Following on from career high-point, 2017’s Future Politics which investigated gender politics and patriarchal constructs set to pounding techno, Canadian singer Katie Austra Stelmanis deals with the various stages of a breakdown, and departure from a toxic relationship on HiRUDiN, her fourth album.
Being in a relationship with a creative regardless of outlet tends to result in the relationship informing the art, freed from the shackles of said relationship, Stelmanis’ scars have healed and resulted heartbroken and angry revenge-pop: we’re in the realm of 'fuck you' bangers here. The album works best when emotions run high, the 'ABBA remixed by New Order' approach of kiss off intro "Anywayz" is her take on Robyn’s disco-breakup classic "Dancing on My Own", the confused musings of “You make me so angry / I love you, I love you” on the verse are resolved in the soaring pop chorus as she resolutely declares “the world keeps turning anyways, the flowers come up anyways, the mountains rise up anyways”, it’s a twist which is defiant and brilliant.
The string-led classical pop of "All I Wanted" masks what turns out to be the final sucker punch before leaving the house for the last time. “It doesn’t matter if you’re sorry now, cos I’m leaving tomorrow / you fucked it up what you did to me, you fucked it up when you lied to me”, the deceptive sprightliness taking a dark twist midpoint as the hurt turns to anger, the sweetness of the initial vocal delivery mutating into jealous rage: “You went out on a date and you lied to me / I checked your phone”, the myriad of emotions incorporated in a three minute song shows off her impressive knack for direct song writing,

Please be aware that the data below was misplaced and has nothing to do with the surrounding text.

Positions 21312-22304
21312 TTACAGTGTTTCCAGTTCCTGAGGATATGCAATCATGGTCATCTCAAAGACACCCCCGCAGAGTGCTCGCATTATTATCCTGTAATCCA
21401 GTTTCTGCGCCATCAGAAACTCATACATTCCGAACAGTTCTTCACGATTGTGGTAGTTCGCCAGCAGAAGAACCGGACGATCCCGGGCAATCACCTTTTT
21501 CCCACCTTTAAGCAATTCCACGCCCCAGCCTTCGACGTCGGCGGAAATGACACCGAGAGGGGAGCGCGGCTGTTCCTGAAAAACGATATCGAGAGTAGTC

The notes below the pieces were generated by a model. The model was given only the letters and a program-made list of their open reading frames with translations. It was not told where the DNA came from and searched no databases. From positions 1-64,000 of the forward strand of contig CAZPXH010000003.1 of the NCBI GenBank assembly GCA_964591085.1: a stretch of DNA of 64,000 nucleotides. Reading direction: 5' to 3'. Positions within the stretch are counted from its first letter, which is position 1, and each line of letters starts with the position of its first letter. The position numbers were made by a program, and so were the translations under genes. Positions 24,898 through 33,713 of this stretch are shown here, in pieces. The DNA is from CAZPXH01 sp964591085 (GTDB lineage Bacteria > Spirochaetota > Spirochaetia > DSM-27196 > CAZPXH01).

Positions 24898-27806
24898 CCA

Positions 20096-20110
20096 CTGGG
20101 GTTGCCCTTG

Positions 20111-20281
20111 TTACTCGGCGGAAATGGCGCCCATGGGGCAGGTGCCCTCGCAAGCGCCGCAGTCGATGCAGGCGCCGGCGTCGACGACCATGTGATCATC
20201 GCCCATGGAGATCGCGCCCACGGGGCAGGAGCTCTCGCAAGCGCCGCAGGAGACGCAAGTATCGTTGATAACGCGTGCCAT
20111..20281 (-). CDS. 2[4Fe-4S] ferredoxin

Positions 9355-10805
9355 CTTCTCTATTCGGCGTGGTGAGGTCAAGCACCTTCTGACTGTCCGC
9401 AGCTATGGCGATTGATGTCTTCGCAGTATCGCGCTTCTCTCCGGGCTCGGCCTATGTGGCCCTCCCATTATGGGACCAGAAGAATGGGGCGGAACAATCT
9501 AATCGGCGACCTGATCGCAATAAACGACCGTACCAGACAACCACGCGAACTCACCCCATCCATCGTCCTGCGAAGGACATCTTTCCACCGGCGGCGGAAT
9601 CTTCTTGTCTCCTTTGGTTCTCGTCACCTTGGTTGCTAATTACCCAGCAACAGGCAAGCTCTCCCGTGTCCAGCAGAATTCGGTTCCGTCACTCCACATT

"Your Family" represents a vengeful turn, over a lone gated synth chord she coldly asks “When your family comes back to town – do you know what you’ll say when they ask about me?” her voice cracking when she repeats the question, at under two minutes, what would normally act as an interlude, its stark simplicity provides a moment of jaw dropping intensity, a cold highlight of the album.
Stelmanis naturally has a fantastic vocal range, so the use of vocal processing in parts doesn’t particularly add anything, the pitch bending on "Risk It" gets in the way of giving Christine & The Queens a run for their funky/sad money. While elsewhere, such as on "How Did You Know" the music is overpowered by her impressively operatic stylings, we’re not in Florence Welch over-singing territory here, but it causes an imbalance.
Elsewhere there’s pastoral pop euphoria ("Messiah"), monochrome goth epics (‘It’s Amazing’), the genius use of a children’s choir singing the chorus of "Mountain Baby" and emotive post-funk circa 1982 on "I Am Not Waiting". As well as a wide range of emotions, various musical styles are visited and executed with the causal confidence becoming synonymous with her output.